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Idiomatic idioms..

Muriel2017Having taught some poor souls struggling with the complexities of the English language, I know what a son-of-a-bitch idioms can be. They don’t say what they mean and even kids born into English speaking families are sometimes confused by them.

My own son, at three, opened those

Baby Rafi and sue

Little Rafi with big sister Susan

big eyes of his in terror when my friend told him she was picking him up from nursery school because his dad was ‘tied up’. She quickly noticed Rafi’s distress and explained his dad was just too busy to come. Whew!

A son of Polish immigrants painfully related what happened long ago in his 7th grade woodworking class. Dissatisfied with his sanding job, the instructor told him to use more ‘elbow grease’. Having no idea what that meant, he told his teacher he didn’t have any. I hope teachers today would be kinder, but he was sent to ask another teacher to ask for  some. He’s never forgotten how embarrassed he was when that teacher and his whole class burst into laughter.

raining caats dogs

It’s raining cats and dogs

When I taught an adult night class, I had one student who loved idioms. He’d regularly watch English TV and bring in the idioms he didn’t understand and ask me to explain them. He brought in many, including ‘The buck stops here; The Apple doesn’t fall far from the tree; and Don’t upset the apple cart’.

 

3ladies

We live in a rain forest

We live in a rain forest. It happened to pour the evening I told him we’d say: ‘It’s raining cats and dogs’. I then asked what they’d say in Chinese. He seemed uncomfortable and said he couldn’t tell me. I didn’t push it. The next week, he came into class. came up to me and said ‘I can tell you now. We say ‘It’s raining dog excrement.’

I didn’t laugh. But I found the whole incident hilarious and have never forgotten it! Well, we’ve had a whole lot of rain lately and it’s been raining dog excrement for weeks for sure! Enough already….

angrybull

Enough already!

 

 

iBears

 

Thank you for reading my blog. I love that you do. Enjoy whatever you are celebrating — and may 2020 be kind to us all.

 

Inglish? English?

 

Muriel from BlogJust before Valentine’s Day, over breakfast at a local cafe, I noticed a new sign reading “Who Do You Love?” I thought about it for a moment and that it should be “Whom do you love?”, but I didn’t say anything nor check it when I got home.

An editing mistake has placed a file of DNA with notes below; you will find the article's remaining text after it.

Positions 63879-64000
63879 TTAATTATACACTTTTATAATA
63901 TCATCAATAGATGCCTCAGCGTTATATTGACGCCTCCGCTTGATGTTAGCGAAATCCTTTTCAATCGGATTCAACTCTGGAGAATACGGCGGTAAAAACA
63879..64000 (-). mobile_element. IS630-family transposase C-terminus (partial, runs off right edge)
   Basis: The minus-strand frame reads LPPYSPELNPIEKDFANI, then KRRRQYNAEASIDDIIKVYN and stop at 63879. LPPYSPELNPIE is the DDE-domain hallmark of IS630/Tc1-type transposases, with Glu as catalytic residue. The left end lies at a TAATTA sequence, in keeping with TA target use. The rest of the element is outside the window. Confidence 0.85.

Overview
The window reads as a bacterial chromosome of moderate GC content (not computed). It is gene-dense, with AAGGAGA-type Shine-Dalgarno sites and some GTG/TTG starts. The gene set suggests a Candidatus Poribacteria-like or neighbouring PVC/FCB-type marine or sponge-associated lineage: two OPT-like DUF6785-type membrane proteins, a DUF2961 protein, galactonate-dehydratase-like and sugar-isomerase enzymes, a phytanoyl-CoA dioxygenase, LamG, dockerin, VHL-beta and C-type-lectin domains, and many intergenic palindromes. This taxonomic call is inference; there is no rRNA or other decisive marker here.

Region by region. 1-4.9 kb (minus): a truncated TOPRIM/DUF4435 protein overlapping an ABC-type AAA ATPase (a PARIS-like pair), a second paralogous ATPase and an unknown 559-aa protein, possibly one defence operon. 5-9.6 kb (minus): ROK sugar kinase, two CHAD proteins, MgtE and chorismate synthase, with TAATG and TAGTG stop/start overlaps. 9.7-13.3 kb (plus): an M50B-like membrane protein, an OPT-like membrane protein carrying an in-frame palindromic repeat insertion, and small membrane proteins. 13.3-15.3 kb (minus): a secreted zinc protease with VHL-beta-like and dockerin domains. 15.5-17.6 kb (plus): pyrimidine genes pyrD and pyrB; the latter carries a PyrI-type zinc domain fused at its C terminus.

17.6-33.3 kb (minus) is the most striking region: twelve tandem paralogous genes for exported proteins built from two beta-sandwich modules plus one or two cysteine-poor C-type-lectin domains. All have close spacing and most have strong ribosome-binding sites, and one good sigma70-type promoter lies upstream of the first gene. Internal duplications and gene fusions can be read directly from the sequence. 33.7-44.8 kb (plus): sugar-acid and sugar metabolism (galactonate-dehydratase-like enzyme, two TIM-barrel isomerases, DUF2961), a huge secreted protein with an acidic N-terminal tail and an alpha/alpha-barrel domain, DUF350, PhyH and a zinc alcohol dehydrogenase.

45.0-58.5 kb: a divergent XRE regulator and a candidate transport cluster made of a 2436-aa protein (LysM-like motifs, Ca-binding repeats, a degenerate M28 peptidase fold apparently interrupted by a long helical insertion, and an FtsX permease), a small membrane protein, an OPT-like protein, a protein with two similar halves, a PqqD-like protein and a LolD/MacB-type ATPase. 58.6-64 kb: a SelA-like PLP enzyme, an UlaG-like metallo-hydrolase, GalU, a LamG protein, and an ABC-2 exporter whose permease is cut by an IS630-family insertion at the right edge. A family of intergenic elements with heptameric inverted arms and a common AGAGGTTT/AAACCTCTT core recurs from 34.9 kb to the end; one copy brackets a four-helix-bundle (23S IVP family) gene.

First of all, I gave my trusty grammar book to a lovely young student who has kindly helped me with computer woes which I have now and then, and although I may be right, I didn’t bother with Google, because somehow it didn’t matter to me. Interesting…..

I used to care a lot about the English language. In a way, I still do. I love it. It is full of possibilities and can be wonderfully expressive and great fun. I enjoy words and playing with them, but something is happening.

Aside from the fact that at times I now find myself searching for words I know I know and want but can’t retrieve, I don’t seem to be as distressed by seeing/hearing what I may consider poor grammar. Am I mellowing?

Years ago, one of my children’s third grade teachers told me “She did good.” It was good news, because this particular child didn’t always do “good”. Even so, my insides cringed with the knowledge that this woman, who was teaching my child, would be so careless with the language. It bothered me so much, I still remember it! However, I’ve now accepted that language is a changing, growing, flexible thing and that’s

This woman was teaching my child. I was distressed she misused the language.

This woman was teaching my child. I was distressed she misused the language.

what makes it so intriguing. Seems I’m rolling with the punches.

Once, I chose to write an anti-gun column. It was reproduced on a pro-gun website, after which I received hundreds of negative emails, some nasty, some even theatening, but mostly from people with terrible spelling. I was more bothered by the poor spelling than the threats and had to resist the urge to

He can shoot. But can he spell????

He can shoot. But can he spell????

correct the first 10 or so and return them to sender. (I gave up on reading the rest and just deleted them unread.) My own readers responded positively.

There are certainly things I would change myself in our language if I had my way, particularly with spelling. After having tutored ESL students, I am very aware of how tricky English spelling can be. For instance, why do we need a “b” in “plumber”, or at the end of “bomb”? Why use “ph” when we mean “f”? On and on it goes — most confusing.

My own new English spelling would look something like this: Wat sens duz it mak to spel thum with a “b” wen we don’t prononz it that way? Why mudle thru speling lik the word “through” wich merly confuzes the ishu?

English spelling is especially tricky for ESL students.

English spelling is especially tricky for ESL students.

I also used to warn my ESL students not to rely on their computer spell-checks. (I don’t know how to use mine.) It wouldn’t catch words that are misused if what you have written happens to correctly spell another word. Thus, I was delighted when a friend sent me the following poem.

Beware of computer spell-checkers.

Beware of computer spell-checkers.

“Spell Checker”.

Eye halve a spelling chequer

It came with my pea sea

It plainly marques four my revue

Miss steaks eye kin knot sea.

Eye strike a key and type a word

And weight four it two say

Weather eye am wrong oar write

It shows me strait a weigh.

As soon as a mist ache is maid

It nose bee fore two long

And eye can put the error rite

Its rare lea ever wrong.

Eye have run this poem threw it

I am shore your pleased two no

Its letter perfect awl the weigh

My chequer tolled me sew.

“Who wrote it?” I asked.

“Sauce unnown.”

P.S. Write me and let me know what brings you to my blog. I’d love that.